Sierra Leone

H.E. Mr. Samura Kamara, Minister for Foreign Affairs

29 September 2014 (69th Session)

Statement Summary: 

SAMURA M. W. KAMARA, Minister for Foreign Affairs of Sierra Leone, said his country was at the forefront of “one of the biggest life-and-death challenges facing the global community”.  The Ebola outbreak was especially worrying because it had mutated into a global phenomenon for which his country, the region, and the global community were “grossly ill-prepared”.  The Ebola outbreak highlighted the globally weak infrastructure as well as inadequate human capital and surveillance systems.  Slow recognition of the challenge had been accompanied by spontaneous fear and panic, which had led to border closures and travel restrictions.  Moreover, the outbreak had hit Sierra Leone as it was making its “fast-paced” recovery from 10 years of devastating conflict.

The international community was finally responding to Ebola as a global challenge, he said, noting Sierra Leone’s extraordinary national response measures.  Health educators were teaching citizens about Ebola’s dangers, while cultural practices like shaking hands and burial ceremonies were curtailed.  At the same time, development projects had been suspended and gross domestic product (GDP) was expected to be constrained by up to 3.3 per cent.  He warned also of threats to gains made in peacebuilding.  The United Nations response, especially though resolutions and establishment of the emergency mission, deserved praise, but stronger capacities to respond were still needed.  With that, he urged the General Assembly to voice its opposition to flight bans and policies that isolated or stigmatized Ebola-affected countries, adding that the United Nations was founded on a mandate to confront human insecurity and not shun it.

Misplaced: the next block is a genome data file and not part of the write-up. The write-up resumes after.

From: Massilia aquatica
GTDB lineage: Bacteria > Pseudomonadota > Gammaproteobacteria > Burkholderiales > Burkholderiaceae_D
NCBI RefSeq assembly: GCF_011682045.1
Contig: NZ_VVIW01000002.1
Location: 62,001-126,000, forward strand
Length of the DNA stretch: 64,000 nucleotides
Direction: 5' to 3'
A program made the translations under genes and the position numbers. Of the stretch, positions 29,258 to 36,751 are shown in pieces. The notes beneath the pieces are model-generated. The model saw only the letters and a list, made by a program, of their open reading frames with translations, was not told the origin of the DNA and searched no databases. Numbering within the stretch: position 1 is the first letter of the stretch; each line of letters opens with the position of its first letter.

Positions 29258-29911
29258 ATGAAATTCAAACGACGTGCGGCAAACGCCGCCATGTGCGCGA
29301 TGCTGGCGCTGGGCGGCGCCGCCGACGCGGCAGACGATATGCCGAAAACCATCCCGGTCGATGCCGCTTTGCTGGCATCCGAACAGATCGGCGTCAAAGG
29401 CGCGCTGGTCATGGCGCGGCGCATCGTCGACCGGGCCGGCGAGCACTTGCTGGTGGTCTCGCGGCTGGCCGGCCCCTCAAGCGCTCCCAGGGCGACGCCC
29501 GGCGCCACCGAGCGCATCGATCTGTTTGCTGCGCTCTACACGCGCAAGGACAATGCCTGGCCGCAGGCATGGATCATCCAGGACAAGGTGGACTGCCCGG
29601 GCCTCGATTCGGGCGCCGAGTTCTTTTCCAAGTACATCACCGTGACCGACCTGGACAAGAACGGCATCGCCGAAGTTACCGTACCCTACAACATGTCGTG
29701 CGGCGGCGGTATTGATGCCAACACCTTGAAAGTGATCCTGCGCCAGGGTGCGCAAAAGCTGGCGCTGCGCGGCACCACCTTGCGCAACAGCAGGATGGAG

He promised a continued fight against poverty, with “intense engagement” under the New Deal for Engagement in Fragile and Post-conflict States.  On Security Council reform, he adhered to the African Common Position, calling for remedy to the “historical injustice” of Africa’s poor representation in the Council.  Peace and democracy were being built through the Mano River Union and the Economic Community of West African States (ECOWAS).  Sierra Leone would contribute peacekeepers and support the African Union’s rapid intervention initiative.  Events in several countries were worrying, including transnational crime and terrorism.  He supported measures targeting sexual violence and recruitment of child soldiers.  He welcomed the International Criminal Court’s efforts to achieve judicial accountability, and stressed his commitment to a moratorium on the death penalty as part of support for the Human Rights Council.




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